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KAPPLIN v. SEIDEN; and vice versa.
Action on note, etc. Fulton Civil Court. Before Judge Camp.
1. The petition of the plaintiff was not subject to any of the grounds of the defendant's general or special demurrers which were overruled by the trial court.
2. A ground of a motion for a new trial complaining of the exclusion of oral testimony offered by the movant, which alleges that such evidence was material and relevant to the issues in the case but which fails to point out pleadings authorizing the introduction of such evidence, is incomplete and will not be considered.
4. The remaining special grounds of the motion for a new trial do not show cause for reversal for the various reasons pointed out in the corresponding division of the opinion.
5. The cross bill of exceptions is dismissed.
Maxwell R. Seiden sued Irving J. Kapplin to recover a balance of $760.10, allegedly due on a promissory note in the original amount of $6,760.10, executed by the defendant. In the same count he sought to recover the additional sum of $1,075.25, on account of certain extra work allegedly done on a house sold by the plaintiff to the defendant. The defendant filed an answer and a counterclaim against the plaintiff in which the defendant sought to recover the cost of work which he alleged had to be done in completing the house in accordance with the alleged sales agreement between the defendant and the plaintiff. The defendant also filed general and special demurrers to the plaintiff's petition, all grounds of which, except one ground of the special demurrers, were overruled, and the judgment overruling the demurrers is one of the assignments of error here. The defendant also filed a plea denominated as a plea of partial failure of consideration which raised substantially the same defenses raised by his answer and cross action. The jury returned a verdict for the plaintiff for the exact amount alleged to be due on the note, plus interest and attorney's fees, and in effect found against the plaintiff on that portion of his petition seeking to recover for the extra work on the defendant's house and against the defendant on his cross action. The defendant made a motion for new trial on the general grounds, which he amended by the addition of 12 special grounds. The order overruling that motion is the final judgment assigned as error. The plaintiff, in a bill of exceptions, assigns error on the judgment of the court denying plaintiff's claim for attorney's fees on the full original amount of the note sued on. Such other facts as are necessary to a clear understanding of the issues will be set forth in the opinion.
1. The first assignment of error contained in the bill of exceptions is on the overruling of the defendant's general and special demurrers to the petition. Manifestly the petition was not subject to general demurrer. It alleged that the defendant had executed a promissory note to the plaintiff in the principal amount of $6,760.10; that the defendant had paid $6,000 thereon, and that $760.10 plus interest remained unpaid. A copy of the note attached to the petition showed that the defendant promised to pay the amount of the note upon selling property at 6728 Beacon Street, Pittsburgh, Pa. The plaintiff alleged that the defendant had sold the property at that location on September 26, 1961, and if it be contended that this condition precedent to the defendant's liability thereon rendered the obligation void for any reason, no demurrer raising this question was interposed by the defendant.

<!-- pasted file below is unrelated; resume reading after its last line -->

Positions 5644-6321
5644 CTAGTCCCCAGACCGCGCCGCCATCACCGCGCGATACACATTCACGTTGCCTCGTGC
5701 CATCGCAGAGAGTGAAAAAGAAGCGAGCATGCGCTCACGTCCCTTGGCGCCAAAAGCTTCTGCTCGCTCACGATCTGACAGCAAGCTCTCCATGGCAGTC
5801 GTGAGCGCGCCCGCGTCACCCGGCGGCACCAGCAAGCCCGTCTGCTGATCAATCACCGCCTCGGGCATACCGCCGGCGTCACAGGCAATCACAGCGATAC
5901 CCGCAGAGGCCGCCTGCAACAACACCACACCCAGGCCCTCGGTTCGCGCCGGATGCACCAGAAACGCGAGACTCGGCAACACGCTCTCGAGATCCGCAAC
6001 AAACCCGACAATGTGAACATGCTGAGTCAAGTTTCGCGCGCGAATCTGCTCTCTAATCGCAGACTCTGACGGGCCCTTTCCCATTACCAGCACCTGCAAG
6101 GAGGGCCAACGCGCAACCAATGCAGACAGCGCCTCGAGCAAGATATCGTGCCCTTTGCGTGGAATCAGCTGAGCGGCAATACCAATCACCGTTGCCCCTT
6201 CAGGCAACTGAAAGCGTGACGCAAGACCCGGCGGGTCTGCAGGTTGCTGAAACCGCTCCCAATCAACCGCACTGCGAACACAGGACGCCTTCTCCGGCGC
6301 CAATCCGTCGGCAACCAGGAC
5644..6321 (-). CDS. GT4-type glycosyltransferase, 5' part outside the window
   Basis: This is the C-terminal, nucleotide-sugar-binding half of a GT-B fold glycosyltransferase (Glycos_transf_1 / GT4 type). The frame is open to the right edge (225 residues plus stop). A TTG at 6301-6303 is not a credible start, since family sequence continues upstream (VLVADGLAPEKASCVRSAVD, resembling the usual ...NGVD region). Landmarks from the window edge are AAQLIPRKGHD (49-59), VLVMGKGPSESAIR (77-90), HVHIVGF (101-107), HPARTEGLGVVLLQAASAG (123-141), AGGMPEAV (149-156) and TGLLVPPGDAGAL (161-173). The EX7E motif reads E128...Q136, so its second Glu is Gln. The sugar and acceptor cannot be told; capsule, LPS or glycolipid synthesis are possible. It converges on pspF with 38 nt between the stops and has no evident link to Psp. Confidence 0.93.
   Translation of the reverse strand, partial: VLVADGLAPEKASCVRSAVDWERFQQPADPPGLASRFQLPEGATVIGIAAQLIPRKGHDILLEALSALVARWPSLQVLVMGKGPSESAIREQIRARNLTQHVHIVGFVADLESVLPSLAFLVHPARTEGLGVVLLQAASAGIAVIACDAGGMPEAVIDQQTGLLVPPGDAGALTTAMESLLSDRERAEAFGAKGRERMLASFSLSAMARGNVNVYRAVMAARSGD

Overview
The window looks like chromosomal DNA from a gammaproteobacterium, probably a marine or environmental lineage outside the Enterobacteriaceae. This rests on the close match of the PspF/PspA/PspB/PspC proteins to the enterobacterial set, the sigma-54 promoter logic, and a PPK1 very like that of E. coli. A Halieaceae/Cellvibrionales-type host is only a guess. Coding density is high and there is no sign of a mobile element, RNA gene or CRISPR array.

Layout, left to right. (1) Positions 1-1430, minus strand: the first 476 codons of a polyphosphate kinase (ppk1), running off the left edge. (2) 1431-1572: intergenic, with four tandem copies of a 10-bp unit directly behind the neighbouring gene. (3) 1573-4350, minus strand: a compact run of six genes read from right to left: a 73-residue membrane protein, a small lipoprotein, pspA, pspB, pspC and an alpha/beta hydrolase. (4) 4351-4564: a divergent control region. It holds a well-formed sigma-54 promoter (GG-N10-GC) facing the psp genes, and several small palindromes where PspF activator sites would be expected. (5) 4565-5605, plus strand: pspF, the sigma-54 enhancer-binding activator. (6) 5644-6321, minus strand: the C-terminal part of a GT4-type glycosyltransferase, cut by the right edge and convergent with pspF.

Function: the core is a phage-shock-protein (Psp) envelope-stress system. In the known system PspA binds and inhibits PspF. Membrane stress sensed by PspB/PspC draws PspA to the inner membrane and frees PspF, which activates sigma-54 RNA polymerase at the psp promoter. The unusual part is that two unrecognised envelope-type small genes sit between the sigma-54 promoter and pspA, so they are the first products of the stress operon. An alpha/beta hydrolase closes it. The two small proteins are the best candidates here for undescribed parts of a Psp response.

The defendant demurred specially to the petition on the ground that it contained a misjoinder of causes of action and was multifarious, and that the plaintiff was attempting to sue in one count for the balance due on a promissory note and for damages caused by misrepresentations, said causes being separate and distinct claims. In this court the plaintiff in error contends with respect to these grounds of demurrer merely that the plaintiff has attempted to join in one count an action ex contractu with an action ex delicto. The petition was not subject to this particular criticism since, if it be construed as joining in one count two separate causes of action, clearly both were actions ex contractu. It requires no citation of authority, of course, to support the statement that an action on a promissory note is an action ex contractu. Properly construed the remaining allegations of the petition set forth a cause of action in assumpsit. Code 3-107. It is alleged merely that the defendant procured the plaintiff's agent to furnish certain materials and perform certain services in addition to those which the plaintiff and defendant had previously agreed upon, and the suit seeks to recover such excess. Where the owner of property procures a contractor engaged in improving the property to perform work in addition to that already agreed upon and for which a contract price has been fixed and determined, the law will imply a promise on the part of the owner to pay the reasonable cost of such additional work. Venable Constr. Co. v. United States, 114 F 763. Even as against the grounds of special demurrer interposed, the petition clearly alleges a cause of action based on this principle. Even though the conduct of the defendant giving rise to the cause of action as shown by the petition may be characterized as tortious, yet, if the essential allegations of the petition show that the action is one sounding in assumpsit to recover upon an implied promise to pay, the action will be construed as being one ex contractu rather than ex delicto, and the plaintiff will be deemed to have waived the tort. Hamby v. Collier, 136 Ga. 309 (1) (71 SE 431). See also Council v. Statham, 187 Ga. 13 (199 SE 229); Zapf Realty Co. v. Brown, 26 Ga. App. 443 (1) (106 SE 748); Scottish Union &c. Ins. Co. v. Peoples Clothing Co., 64 Ga. App. 147 (2) (12 SE2d 474).